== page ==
A judge is expected to soon begin deciding if Kim Dotcom and his co-accused should be sent to the United States to stand trial for a string of criminal charges.
That is, if the tech mogul's lawyers don't win a bid for an 11th-hour delay.
Judge Nevin Dawson has been hearing arguments about whether Dotcom and his three co-accused - Mathias Ortmann, Bram van der Kolk and Finn Batato - should be extradited to face charges over their part in the running of file-sharing website Megaupload.
Today, Crown lawyer Christine Gordon, is expected to wrap up the US's case before Judge Dawson starts making his decision.
But yesterday, lawyer Grant Illingworth made a last-minute appeal for a delay, saying Ms Gordon had "ambushed" his clients with new evidence in her closing.
He asked for time to review the file - or for it to be thrown out altogether.
One of Dotcom's lawyers, Simon Cogan, pointed out Crown lawyers had the document last week, but had not made it available until yesterday morning's session.
The evidence related to interpretations of various laws relating to the extradition and previous cases.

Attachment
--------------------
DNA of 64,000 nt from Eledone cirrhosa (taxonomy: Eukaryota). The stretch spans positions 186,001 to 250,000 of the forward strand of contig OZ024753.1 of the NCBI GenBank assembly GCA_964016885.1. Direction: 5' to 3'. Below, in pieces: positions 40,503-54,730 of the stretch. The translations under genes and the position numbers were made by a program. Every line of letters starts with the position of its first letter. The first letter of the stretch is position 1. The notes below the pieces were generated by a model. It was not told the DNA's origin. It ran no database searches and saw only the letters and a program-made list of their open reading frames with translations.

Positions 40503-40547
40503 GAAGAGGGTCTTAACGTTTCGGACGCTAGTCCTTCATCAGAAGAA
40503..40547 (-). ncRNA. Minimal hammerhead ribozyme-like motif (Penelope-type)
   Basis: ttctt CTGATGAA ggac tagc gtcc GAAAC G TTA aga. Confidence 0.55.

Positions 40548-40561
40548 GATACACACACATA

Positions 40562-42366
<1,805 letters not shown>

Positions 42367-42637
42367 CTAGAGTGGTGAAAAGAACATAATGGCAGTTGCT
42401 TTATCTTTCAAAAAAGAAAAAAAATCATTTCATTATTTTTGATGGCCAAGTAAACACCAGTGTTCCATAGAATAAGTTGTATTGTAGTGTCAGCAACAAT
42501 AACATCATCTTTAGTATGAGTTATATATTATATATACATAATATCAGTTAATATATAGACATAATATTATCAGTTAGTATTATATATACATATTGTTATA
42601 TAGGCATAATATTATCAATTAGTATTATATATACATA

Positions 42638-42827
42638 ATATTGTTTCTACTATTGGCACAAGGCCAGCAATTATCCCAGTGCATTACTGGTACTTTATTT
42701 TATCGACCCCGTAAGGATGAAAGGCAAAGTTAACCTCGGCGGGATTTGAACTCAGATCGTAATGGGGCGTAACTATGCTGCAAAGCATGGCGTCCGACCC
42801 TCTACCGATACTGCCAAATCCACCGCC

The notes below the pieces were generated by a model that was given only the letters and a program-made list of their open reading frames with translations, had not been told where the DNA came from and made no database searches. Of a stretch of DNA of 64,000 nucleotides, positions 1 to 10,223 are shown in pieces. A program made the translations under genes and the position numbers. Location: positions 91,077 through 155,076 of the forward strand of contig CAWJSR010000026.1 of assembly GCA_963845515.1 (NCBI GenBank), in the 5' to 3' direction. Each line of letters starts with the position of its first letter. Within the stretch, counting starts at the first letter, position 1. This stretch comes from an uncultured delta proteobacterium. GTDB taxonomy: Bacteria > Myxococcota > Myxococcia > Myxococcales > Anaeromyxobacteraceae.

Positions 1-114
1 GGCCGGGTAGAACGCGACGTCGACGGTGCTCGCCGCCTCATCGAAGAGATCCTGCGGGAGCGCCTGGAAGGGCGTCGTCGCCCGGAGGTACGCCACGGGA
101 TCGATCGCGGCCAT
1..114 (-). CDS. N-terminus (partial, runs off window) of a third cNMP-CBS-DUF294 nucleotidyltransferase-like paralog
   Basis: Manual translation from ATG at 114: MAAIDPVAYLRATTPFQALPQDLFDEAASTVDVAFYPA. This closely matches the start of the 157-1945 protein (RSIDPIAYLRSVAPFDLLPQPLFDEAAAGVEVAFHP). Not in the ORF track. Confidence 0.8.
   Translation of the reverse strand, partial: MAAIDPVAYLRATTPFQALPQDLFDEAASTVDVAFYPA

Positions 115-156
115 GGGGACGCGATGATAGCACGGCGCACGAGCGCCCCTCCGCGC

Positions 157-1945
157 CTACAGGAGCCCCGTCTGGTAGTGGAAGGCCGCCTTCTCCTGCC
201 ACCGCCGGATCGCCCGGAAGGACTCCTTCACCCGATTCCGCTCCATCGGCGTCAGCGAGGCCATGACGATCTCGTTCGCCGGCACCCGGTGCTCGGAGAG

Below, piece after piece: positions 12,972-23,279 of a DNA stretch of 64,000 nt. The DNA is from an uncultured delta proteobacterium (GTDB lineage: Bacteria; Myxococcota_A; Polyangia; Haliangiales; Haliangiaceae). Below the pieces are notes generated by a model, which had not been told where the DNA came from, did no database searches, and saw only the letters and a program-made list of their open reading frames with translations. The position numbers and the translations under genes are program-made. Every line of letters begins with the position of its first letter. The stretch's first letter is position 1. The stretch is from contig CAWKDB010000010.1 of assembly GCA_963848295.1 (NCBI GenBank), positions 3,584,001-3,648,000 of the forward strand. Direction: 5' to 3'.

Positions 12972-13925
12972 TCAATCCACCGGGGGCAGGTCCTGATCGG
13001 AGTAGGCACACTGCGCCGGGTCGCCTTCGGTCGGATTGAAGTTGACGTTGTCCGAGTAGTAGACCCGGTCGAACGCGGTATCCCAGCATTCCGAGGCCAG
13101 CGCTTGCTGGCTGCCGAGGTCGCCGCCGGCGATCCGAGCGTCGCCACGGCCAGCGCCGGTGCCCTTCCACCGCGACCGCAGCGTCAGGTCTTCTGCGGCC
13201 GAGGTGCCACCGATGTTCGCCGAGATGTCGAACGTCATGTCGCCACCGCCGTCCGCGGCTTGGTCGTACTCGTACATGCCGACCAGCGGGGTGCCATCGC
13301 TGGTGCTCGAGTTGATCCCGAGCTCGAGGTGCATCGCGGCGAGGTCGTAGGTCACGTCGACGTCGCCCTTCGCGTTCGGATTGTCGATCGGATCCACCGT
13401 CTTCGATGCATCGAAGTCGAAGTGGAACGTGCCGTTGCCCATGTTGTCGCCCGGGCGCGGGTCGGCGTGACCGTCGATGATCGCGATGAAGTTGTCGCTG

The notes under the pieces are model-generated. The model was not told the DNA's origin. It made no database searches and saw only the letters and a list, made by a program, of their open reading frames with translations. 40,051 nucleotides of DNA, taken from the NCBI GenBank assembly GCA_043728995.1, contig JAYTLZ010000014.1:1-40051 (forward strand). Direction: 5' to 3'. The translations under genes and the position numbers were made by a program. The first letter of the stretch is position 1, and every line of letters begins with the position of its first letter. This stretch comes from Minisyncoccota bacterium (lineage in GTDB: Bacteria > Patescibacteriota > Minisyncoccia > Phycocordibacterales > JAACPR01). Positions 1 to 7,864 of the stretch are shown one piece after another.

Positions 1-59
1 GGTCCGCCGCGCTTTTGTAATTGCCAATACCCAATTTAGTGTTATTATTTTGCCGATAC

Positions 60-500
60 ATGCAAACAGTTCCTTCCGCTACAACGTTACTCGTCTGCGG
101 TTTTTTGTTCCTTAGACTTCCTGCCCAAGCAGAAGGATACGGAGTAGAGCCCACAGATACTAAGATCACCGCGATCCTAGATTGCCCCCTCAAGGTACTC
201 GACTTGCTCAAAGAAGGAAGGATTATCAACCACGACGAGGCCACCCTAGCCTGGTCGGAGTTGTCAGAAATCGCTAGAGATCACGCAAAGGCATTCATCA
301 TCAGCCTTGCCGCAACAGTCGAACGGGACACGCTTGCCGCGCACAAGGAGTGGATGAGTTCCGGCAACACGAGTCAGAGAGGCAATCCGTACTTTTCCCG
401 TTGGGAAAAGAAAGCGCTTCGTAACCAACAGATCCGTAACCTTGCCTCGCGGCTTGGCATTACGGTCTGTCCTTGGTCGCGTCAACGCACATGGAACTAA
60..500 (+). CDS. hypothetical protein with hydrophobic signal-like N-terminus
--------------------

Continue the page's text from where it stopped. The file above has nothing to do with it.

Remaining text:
Judge Nevin Dawson allowed the evidence to be heard, but is expected to today rule whether time should be given to the defence.
If he does so, the end of the case could be pushed back again.
Dubbed the "Mega Conspiracy" by the FBI, US authorities say Dotcom and his associates were involved in an organised criminal enterprise - centred on copyright violation through Megaupload - which allegedly earned them US$175 million (NZ$266 million).
They face charges of conspiracy to commit racketeering, conspiracy to commit money laundering, wire fraud and two kinds of criminal copyright infringement based on an FBI investigation going back to 2010.
If extradited and found guilty, the four could face decades in jail.
The hearing is now in its tenth week.